“Oh, I’m sure that the president is very honored to receive this award,” Mr. McCain said. “And Nobel Committee, I can’t divine all their intentions, but I think part of their decision-making was expectations. And I’m sure the president understands that he now has even more to live up to. But as Americans, we’re proud when our president receives an award of that prestigious category.

 ”But the best comment is from Calvin Trillin in his “Three Possible Explanations from the Nobel Committee”

Don’t be surprised. Don’t gasp. Don’t faint.
We’ve simply said, “George Bush he ain’t.”

The prize diplomacy can reap’ll
Prevent this guy from bombing people.

Since Henry Kissinger has won,
You know that this is all in fun.

Thank you, Calvin.

Waiting for Tuesday

It is Sunday night.  I’ve dropped ‘get out the vote’ flyers at maybe 300 households yesterday and today and talked to a bunch of people while doing so.  Several said they were going to vote even though they were mad at Dianne Wilkerson (who was arrested by the Feds last week for taking bribes) because they wanted to vote for Obama.  I have to say that I also felt like I was punched in the gut by the news of Dianne’s arrest.  The photographs are disconcerting.  What ever was she thinking?!  At any rate, I still expect a huge turnout for Obama here in Boston.

The polls are up for Obama.  No they are up for McCain.  Makes me positively dizzy.  So here is a little amusing but serious video.

Nine days and counting

There are all kinds of crazy things out there at this stage of the campaign including this video made by kids in a town in Japan named Obama.  According to my atlas, Obama is a town on the Western coast of Honshu.  The closest large city appears to be Kyoto.  If anyone else is more familar with Japanese geography, they should correct me.  At any rate, there is this video I found on Ben Smith’s blog on Politico.com of a bunch of kids singing the praises of Obama – both the town and the candidate. http://www.youtube.com/watch?v=fRB2wFhXIPs

And then there is a very scary Sarah Palin telling Brian Williams in their interview with John McCain that Bill Ayres is definitely a terrorists, but maybe people who bomb abortion clinics aren’t.  Video clip here.  John McCain is seen sitting next to her like an indulgent father with a daughter he can’t really control.  He has to be appalled. http://www.alternet.org/election08/104590/palin%3A_%27i_don%27t_know%27_if_abortion_clinic_bombers_are_terrorists/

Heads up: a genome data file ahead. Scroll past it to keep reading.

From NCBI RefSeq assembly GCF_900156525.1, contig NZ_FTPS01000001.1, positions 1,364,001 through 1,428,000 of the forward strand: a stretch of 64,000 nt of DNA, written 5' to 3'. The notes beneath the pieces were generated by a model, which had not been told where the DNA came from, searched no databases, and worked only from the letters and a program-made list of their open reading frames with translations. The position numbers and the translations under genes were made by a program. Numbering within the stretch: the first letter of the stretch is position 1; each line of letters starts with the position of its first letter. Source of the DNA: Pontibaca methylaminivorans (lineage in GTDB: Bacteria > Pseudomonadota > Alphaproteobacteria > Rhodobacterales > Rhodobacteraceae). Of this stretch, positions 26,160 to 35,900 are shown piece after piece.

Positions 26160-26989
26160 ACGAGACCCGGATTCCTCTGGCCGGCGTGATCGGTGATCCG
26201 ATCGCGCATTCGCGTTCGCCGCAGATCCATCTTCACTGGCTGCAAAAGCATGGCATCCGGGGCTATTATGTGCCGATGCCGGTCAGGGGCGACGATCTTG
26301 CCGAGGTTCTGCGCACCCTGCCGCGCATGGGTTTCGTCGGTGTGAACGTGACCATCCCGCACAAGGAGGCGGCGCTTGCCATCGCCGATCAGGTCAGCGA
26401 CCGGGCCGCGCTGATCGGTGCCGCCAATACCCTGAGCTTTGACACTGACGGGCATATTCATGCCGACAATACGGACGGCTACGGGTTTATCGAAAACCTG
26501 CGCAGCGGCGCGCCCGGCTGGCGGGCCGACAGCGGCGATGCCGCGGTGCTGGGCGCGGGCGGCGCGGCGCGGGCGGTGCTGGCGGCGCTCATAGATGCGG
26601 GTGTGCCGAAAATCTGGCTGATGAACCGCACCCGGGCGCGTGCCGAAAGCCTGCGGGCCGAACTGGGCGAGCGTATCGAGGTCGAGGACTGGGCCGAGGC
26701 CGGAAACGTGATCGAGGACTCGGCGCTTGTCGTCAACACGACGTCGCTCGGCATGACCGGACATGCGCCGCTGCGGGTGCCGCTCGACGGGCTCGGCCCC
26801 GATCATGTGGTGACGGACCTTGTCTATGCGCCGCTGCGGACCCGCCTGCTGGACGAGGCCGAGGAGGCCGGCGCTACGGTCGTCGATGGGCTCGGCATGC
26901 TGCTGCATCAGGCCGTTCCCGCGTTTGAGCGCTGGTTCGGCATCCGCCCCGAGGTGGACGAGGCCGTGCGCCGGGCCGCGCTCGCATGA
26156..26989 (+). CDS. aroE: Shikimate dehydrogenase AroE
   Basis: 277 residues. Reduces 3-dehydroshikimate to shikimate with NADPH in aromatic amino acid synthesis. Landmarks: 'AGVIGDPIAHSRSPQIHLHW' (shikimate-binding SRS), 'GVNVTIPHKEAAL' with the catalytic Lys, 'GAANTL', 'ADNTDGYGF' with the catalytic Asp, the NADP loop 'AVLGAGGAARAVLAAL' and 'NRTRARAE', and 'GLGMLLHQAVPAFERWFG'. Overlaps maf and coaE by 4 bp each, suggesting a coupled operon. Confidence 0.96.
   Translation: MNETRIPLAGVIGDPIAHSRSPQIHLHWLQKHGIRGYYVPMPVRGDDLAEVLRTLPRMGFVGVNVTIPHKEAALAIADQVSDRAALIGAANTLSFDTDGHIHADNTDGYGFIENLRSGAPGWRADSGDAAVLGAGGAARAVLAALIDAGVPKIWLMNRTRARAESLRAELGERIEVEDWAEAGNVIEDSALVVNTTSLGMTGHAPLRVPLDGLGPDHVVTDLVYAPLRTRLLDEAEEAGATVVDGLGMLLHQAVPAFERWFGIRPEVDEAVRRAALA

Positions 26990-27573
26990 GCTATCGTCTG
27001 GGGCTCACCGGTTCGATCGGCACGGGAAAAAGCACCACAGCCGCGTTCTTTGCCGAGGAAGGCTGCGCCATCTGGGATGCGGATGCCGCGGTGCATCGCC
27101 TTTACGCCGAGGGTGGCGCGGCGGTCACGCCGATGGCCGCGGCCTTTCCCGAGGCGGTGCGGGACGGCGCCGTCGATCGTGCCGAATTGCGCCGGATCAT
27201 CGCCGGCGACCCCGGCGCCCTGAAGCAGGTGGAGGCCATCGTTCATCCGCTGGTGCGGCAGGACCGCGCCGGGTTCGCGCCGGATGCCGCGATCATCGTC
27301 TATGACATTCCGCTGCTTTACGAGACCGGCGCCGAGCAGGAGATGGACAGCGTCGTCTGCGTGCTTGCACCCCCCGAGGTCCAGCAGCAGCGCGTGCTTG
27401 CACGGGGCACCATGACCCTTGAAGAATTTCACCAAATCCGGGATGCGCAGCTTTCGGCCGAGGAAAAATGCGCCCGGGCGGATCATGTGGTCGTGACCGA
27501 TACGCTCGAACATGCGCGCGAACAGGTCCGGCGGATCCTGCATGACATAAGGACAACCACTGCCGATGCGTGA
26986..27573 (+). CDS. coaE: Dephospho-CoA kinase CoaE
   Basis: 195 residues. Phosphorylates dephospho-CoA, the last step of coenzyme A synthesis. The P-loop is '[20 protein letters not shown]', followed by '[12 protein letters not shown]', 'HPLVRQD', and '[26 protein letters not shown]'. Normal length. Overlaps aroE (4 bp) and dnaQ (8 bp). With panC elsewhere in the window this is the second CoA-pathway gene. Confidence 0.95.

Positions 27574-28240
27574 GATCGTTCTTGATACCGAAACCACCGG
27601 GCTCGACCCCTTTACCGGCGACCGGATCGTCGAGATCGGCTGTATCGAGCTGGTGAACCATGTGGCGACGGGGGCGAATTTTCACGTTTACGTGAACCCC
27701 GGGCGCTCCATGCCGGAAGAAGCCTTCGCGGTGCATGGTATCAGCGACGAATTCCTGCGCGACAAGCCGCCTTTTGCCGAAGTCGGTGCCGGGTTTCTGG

The Guardian  has the English analysis of the election this morning.  http://www.guardian.co.uk/world/2008/oct/26/uselections2008-republicans    With the lead, Republicans Fear Long Exile, Paul Harris writes,

In America’s conservative heartland the talk now is not just of a win for Obama. With the Democrats poised for gains in the Senate and the House, moderate Republicans fear a wipeout that would leave their party in the grip of evangelicals increasingly out of touch with the public. Could the country be on the brink of change as deep as that ushered in by Reagan?

Barack Obama is holding on to his lead.  I haven’t seen the Sunday numbers, but yesterday no swing state polls were slipping to McCain.  I was watching the Nevada rallies on CNN late yesterday afternoon.  I noticed that the McCain shots seemed to to tight on the platform and candidate while the cameras pulled back at the Obama rally to show the huge crowd.  I’m not sure what to make of this.  Is this supposed to help McCain by making it appear that he has lots of people there?  Or help Obama by showing his crowds?

“I feel like we got a righteous wind at our backs here,” Obama told 35,000 people in Leesburg on Wednesday, a noteworthy crowd in a state that Democrats have not won since 1964. “But we’re going to have to work. We’re going to have to struggle. We’re going to have to fight” until the polls close.

The night before, Obama’s wife, Michelle, warned supporters in Miami to ignore all the predictions of an easy win.

“We can take nothing for granted,” she said. “My view is that Barack Obama is the underdog and will continue to be the underdog until he’s sitting in the Oval Office. We have to act like he’s 20 points behind.”   [quotes from the Boston Sunday Globe]

Anger: Can it win the election?

I think John McCain was projecting his own anger at the debate when he kept saying that Americans are angry.  I don’t think we are angry but we are frightened and anxious.  Harold Meyerson writing in the Washington Post called McCain an angry white man.  http://voices.washingtonpost.com/postpartisan/2008/10/the_final_debate_angry_white_m.html?

I thought for a while that McCain was going to trounce Obama with Joe the Plumber, but then he got angry and millions heard the names of the others that also served on the Community board with Barak and Bill Ayres.  And then when John McCain dismissed concern over the life of the mother and the protections that were being sought for her, I knew that he had lost the Clinton supporters who were still insisting they were voting for McCain.